Chadwick played the medley on a 1958 Fender Stratocaster that belongs to the store where he works, The Chicago Music Exchange, which helped him put together the video and features it on the store’s page. The store specializes in new and vintage guitars, basses and drums.
I’ve been to hundreds of depressing media trade shows, and SOFEX’s salespeople are no different from the rest, except that their wares are designed to destroy things and kill people. I witnessed representatives from almost every nation spending millions of dollars on heavy munitions; I was wondering if the transactions were padded by foreign aid from the US and other countries. I heard high-ranking soldiers say things like, “When I retire I’m going to be on the other side of the table—ha ha ha ha.” What this means is that it’s not uncommon for generals with government-controlled salaries around $100,000 a year to spend the twilight of their careers purchasing billions worth of munitions from arms companies who, in turn, offer these same senior officers state-side “consulting” gigs with multimillion-dollar salaries. It’s blatant payola, the whole thing so corrupt it borders on absurd. Absurdity, as it turned out, was a running theme of the conference.
Bystanders are dwarfed as they stand watching a tremendous rush of water gushing through gaps in a dam in China, part of a carefully-choreographed operation to remove silt from the Yellow River in Luoyang, in the Henan province.
onday began yet another negotiating round for the Trans-Pacific Partnership (TPP) trade agreement, this time in San Diego. To the amazement of everyone, the US Trade Representative (USTR) announced on July 3 it would now include a provision in the intellectual property (IP) chapter recognizing the importance of “limitations and exceptions” to copyright and embracing the international 3-part test for what constitutes suitable limitations and exceptions. (For those not familiar with this term of art, “limitations and exceptions” are things like Fair Use and First Sale Doctrine in the United States. As the name implies, limitations and exceptions to copyright limit the rights of the copyright holder and create exceptions to the general rule against copying without permission.)
Let me use an analogy to explain why this is, nevertheless, a big deal. For USTR to publicly embrace limitations and exceptions as “an important part of the copyright ecosystem” is the equivalent of The Pope saying: “in some cases, birth control is a good thing because it allows married couples to have sex without procreation, deepening their emotional bond with one another.”
On July 9, Hallandale Beach officials will present former lifeguard Tomas Lopez, 21, and his co-workers who supported him, with the keys to the city for their courageous actions.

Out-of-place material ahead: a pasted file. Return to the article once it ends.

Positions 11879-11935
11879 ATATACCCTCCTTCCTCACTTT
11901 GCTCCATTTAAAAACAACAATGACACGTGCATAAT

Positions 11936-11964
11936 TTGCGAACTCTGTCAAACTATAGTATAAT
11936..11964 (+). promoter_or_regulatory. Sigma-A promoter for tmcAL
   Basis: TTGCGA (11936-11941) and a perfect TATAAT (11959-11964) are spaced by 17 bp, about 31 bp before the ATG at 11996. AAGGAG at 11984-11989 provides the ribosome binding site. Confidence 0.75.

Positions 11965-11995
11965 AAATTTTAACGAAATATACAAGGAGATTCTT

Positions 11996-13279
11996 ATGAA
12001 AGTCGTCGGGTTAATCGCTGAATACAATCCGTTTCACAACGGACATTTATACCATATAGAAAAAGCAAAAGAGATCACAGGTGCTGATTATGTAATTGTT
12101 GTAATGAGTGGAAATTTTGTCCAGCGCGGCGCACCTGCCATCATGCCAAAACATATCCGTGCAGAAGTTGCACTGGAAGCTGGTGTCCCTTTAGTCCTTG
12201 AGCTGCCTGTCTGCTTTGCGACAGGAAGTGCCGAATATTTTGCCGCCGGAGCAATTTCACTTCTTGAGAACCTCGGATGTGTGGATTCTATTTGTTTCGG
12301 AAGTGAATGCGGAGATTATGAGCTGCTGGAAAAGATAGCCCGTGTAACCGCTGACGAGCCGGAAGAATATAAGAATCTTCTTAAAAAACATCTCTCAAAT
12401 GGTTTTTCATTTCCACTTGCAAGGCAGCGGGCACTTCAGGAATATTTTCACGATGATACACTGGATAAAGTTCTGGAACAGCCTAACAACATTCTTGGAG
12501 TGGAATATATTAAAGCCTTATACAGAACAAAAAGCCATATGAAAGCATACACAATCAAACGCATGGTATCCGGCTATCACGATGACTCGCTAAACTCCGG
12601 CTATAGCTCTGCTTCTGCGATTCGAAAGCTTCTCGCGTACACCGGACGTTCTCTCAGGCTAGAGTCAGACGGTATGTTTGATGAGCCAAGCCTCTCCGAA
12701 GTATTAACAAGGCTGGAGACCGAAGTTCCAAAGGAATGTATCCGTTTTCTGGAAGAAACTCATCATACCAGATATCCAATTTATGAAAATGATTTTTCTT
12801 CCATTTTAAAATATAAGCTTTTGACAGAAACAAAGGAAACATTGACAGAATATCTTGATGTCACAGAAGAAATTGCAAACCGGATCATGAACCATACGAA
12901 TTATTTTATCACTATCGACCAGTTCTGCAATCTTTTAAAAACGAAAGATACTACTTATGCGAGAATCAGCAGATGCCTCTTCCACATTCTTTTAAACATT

According to the press release, the man Lopez and his fellow lifeguards helped to save in the near-drowning incident on July 2 will meet his rescuers for the first time.
“It’s an amazing honor, really,” said Lopez. “But honestly the point of this is to discuss what we’ve been fighting for.”
Lopez said he and his fellow former lifeguards are hoping to change the rule in place that prohibited them from saving lives outside designated beach coverage zones. He said he hopes the city will have a plan in place should someone need rescuing outsize the patrol zone.
Lopez had been working as a lifeguard in Hallandale Beach, Fla., for only 4 months when he was fired on Monday for leaving his post to save a man who was drowning in unprotected waters.
The fact is, organic food has become a wildly lucrative business for Big Food and a premium-price-means-premium-profit section of the grocery store. The industry’s image — contented cows grazing on the green hills of family-owned farms — is mostly pure fantasy. Or rather, pure marketing. Big Food, it turns out, has spawned what might be called Big Organic.
Bear Naked, Wholesome & Hearty, Kashi: all three and more actually belong to the cereals giant Kellogg. Naked Juice? That would be PepsiCo, of Pepsi and Fritos fame. And behind the pastoral-sounding Walnut Acres, Healthy Valley and Spectrum Organics is none other than Hain Celestial, once affiliated with Heinz, the grand old name in ketchup.
Over the last decade, since federal organic standards have come to the fore, giant agri-food corporations like these and others — Coca-Cola, Cargill, ConAgra, General Mills, Kraft and M&M Mars among them — have gobbled up most of the nation’s organic food industry. Pure, locally produced ingredients from small family farms? Not so much anymore.
BIG FOOD has also assumed a powerful role in setting the standards for organic foods. Major corporations have come to dominate the board that sets these standards. As corporate membership on the board has increased, so, too, has the number of nonorganic materials approved for organic foods on what is called the National List. At first, the list was largely made up of things like baking soda, which is nonorganic but essential to making things like organic bread. Today, more than 250 nonorganic substances are on the list, up from 77 in 2002.